On Thursday, the Legislative Committee on Administrative Rules (LCAR) voted 5-2 to approve the rules governing wind sound as proposed by the Public Utility Commission (PUC), imposing a sound restriction of 39 decibels at night and 42 during the day. This rule will likely make it impossible for any large wind projects to be approved or built while it is in place.
What do those sound levels mean?
Wind projects effectively have to be built to the lowest sound limit, so the 39 decibel limit is the restricting factor in this rule. The graph below shows what that sound level compares to.
Note that the decibel scale is logarithmic. An increase from 20 to 30 decibels is actually a 10x increase in the sound power.
Wind Sound and Public Health
As we’ve said time and time again throughout this proceeding, the issue of wind sound is not about public health. The sound standards at existing wind farms in Vermont are protective of public health. Studies used by the Public Utility Commission in this proceeding showed that 45 decibels at night (outside the home) was fully protective of health and sleep.
As an organization dedicated to working in the public interest, VPIRG takes questions of public health very seriously. Over the years we have worked on a wide variety of issues that affect the health and wellbeing of Vermonters. Each time we consider our position on a topic that relates to public health we thoroughly review the available research on the topic. When the evidence demonstrates real or likely public health impacts – as in our extensive work on the regulation of toxic chemicals – we strive to prevent or mitigate those impacts.
There are times, however, when we consider issues for which claims about potential public health impacts have been made, and those claims are clearly refuted by the weight of the scientific evidence. Sound from wind turbines is unequivocally one of those issues, and it would be irresponsible for us to advocate for restrictions on wind power based on alleged public health impacts when the available – and extensive – evidence demonstrates such an impact does not exist.
Given our work on climate issues, we are also very conscious that standards restricting or preventing the construction of renewables do not exist in a vacuum. If this rule ultimately prevents wind projects from being built, electricity demand will persist, and that demand will primarily be supplied by fossil fuel sources. There is overwhelming scientific evidence demonstrating that the extraction, refinement, and burning of fossil fuels causes clear and substantial public health impacts. When weighing the evidence on available energy sources, it is quite clear that any impacts from wind (related to sound or otherwise) are minimal when compared to non-renewable alternatives.
Your Voices Mattered
Hundreds of you spoke out over the past year to advocate for science based sound standards that would allow wind to continue to help us meet our renewable energy goals. Your voices were heard. Your advocacy resulted in the following improvements between the initial proposed rule from March 2017 and the final adopted rule:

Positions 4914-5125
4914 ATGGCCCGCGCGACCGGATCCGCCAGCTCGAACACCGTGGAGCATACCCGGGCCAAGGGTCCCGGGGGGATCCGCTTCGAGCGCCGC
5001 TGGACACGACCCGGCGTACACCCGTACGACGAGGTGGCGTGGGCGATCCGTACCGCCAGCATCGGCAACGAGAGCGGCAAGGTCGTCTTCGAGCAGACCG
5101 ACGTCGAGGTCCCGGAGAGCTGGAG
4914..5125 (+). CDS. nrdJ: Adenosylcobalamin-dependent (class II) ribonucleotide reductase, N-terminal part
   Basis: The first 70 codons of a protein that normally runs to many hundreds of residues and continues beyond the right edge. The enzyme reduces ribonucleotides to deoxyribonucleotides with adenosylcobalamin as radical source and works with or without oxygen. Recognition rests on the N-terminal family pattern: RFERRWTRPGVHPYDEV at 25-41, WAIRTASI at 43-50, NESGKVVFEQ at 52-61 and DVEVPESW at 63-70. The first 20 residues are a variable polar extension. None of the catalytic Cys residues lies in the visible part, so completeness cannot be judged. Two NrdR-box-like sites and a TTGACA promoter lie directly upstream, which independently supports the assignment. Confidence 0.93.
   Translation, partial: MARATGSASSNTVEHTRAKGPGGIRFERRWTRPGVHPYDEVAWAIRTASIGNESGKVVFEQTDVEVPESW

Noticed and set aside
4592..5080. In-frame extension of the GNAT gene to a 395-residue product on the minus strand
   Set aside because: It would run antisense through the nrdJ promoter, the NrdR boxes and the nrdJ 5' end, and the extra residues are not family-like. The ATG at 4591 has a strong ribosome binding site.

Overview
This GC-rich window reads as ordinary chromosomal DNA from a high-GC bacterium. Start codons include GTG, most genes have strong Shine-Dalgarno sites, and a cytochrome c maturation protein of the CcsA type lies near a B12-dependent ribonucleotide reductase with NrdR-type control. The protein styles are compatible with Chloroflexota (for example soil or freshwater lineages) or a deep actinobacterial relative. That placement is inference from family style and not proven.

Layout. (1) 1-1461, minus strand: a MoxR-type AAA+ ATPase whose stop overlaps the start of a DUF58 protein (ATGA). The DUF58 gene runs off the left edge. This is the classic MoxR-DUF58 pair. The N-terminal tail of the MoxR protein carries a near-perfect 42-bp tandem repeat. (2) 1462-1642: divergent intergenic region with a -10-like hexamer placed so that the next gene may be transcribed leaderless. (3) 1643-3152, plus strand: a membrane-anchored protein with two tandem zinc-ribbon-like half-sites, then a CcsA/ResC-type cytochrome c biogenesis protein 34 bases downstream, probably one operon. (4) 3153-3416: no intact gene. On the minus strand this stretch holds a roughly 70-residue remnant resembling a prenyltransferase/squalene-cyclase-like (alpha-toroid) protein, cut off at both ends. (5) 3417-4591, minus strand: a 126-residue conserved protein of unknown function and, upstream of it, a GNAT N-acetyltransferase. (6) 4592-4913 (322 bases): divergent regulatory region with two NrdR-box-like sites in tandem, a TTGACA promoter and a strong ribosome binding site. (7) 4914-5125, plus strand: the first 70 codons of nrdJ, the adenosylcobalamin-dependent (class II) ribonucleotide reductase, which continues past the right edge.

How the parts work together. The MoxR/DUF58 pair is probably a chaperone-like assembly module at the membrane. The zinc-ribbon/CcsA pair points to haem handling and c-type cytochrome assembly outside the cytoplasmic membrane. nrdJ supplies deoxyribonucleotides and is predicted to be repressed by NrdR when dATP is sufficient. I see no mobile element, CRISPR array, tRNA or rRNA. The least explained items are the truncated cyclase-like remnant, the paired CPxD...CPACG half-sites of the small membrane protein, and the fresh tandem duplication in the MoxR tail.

- An increase in the nighttime sound limit from 35 decibels to 39 decibels.
- The removal of the arbitrary distance barrier of 10x the height of the turbine (approximately one mile). This setback requirement had no basis in acoustic science and would have prohibited projects even if sounds at nearby residences were predicted to be below the sound limit.
- The removal of two restrictions that would have made it even more difficult for projects to be approved:
- Turbines have an operating setting called Noise Reduced Operations, which helps them reduce up to 3 decibels of sound while operating, depending on the turbine. In an earlier draft of the rule, projects were prohibited from modeling the use of this tool to demonstrate how they could meet the sound limit, effectively reducing the sound limit by 3 decibels.
- A requirement that projects add an additional 2-3 decibel penalty onto the results of the model, again effectively reducing the sound limit by 2-3 decibels.
VPIRG is considering all of our options regarding this rule and the future of wind energy in the state of Vermont. We will provide updates as we move forward.
In the meantime, it is important that your legislators hear from you about how important this issue is. Please email them now to voice your concerns.
The following members of LCAR voted to approve the flawed PUC rules — allowing an effective ban on new wind projects in Vermont.
Representative Amy Sheldon, Vice-Chair: email@example.com
Senator Joe Benning: firstname.lastname@example.org
Representative Michael Yantachka: email@example.com
Senator Michael Sirotkin: firstname.lastname@example.org
Representative Linda Myers: email@example.com
The following members voted against approving the rules:
The following member was absent for the vote:
Senator Ginny Lyons: firstname.lastname@example.org